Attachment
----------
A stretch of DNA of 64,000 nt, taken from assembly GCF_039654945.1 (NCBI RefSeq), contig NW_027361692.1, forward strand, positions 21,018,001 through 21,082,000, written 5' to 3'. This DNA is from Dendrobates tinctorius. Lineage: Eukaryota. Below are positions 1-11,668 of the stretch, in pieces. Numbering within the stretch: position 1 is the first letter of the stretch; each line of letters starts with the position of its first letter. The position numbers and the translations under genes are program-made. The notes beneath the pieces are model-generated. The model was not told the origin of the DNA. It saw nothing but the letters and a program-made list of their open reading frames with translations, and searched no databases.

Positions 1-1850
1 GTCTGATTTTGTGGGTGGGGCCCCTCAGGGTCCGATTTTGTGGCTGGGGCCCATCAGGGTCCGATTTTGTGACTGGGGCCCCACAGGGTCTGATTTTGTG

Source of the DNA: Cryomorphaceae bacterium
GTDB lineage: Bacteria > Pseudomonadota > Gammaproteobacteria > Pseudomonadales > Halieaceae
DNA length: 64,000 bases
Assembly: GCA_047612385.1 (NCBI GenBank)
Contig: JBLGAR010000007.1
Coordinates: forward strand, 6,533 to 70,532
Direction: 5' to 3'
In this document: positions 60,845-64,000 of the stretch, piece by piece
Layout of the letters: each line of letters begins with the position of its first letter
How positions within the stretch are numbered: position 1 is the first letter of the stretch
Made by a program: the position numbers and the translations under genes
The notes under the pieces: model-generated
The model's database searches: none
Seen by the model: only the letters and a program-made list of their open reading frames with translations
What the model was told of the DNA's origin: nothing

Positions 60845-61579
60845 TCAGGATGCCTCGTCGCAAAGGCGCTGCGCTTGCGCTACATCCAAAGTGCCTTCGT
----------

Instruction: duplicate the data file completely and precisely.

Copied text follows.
A stretch of DNA of 64,000 nt, taken from assembly GCF_039654945.1 (NCBI RefSeq), contig NW_027361692.1, forward strand, positions 21,018,001 through 21,082,000, written 5' to 3'. This DNA is from Dendrobates tinctorius. Lineage: Eukaryota. Below are positions 1-11,668 of the stretch, in pieces. Numbering within the stretch: position 1 is the first letter of the stretch; each line of letters starts with the position of its first letter. The position numbers and the translations under genes are program-made. The notes beneath the pieces are model-generated. The model was not told the origin of the DNA. It saw nothing but the letters and a program-made list of their open reading frames with translations, and searched no databases.

Positions 1-1850
1 GTCTGATTTTGTGGGTGGGGCCCCTCAGGGTCCGATTTTGTGGCTGGGGCCCATCAGGGTCCGATTTTGTGACTGGGGCCCCACAGGGTCTGATTTTGTG

Source of the DNA: Cryomorphaceae bacterium
GTDB lineage: Bacteria > Pseudomonadota > Gammaproteobacteria > Pseudomonadales > Halieaceae
DNA length: 64,000 bases
Assembly: GCA_047612385.1 (NCBI GenBank)
Contig: JBLGAR010000007.1
Coordinates: forward strand, 6,533 to 70,532
Direction: 5' to 3'
In this document: positions 60,845-64,000 of the stretch, piece by piece
Layout of the letters: each line of letters begins with the position of its first letter
How positions within the stretch are numbered: position 1 is the first letter of the stretch
Made by a program: the position numbers and the translations under genes
The notes under the pieces: model-generated
The model's database searches: none
Seen by the model: only the letters and a program-made list of their open reading frames with translations
What the model was told of the DNA's origin: nothing

Positions 60845-61579
60845 TCAGGATGCCTCGTCGCAAAGGCGCTGCGCTTGCGCTACATCCAAAGTGCCTTCGT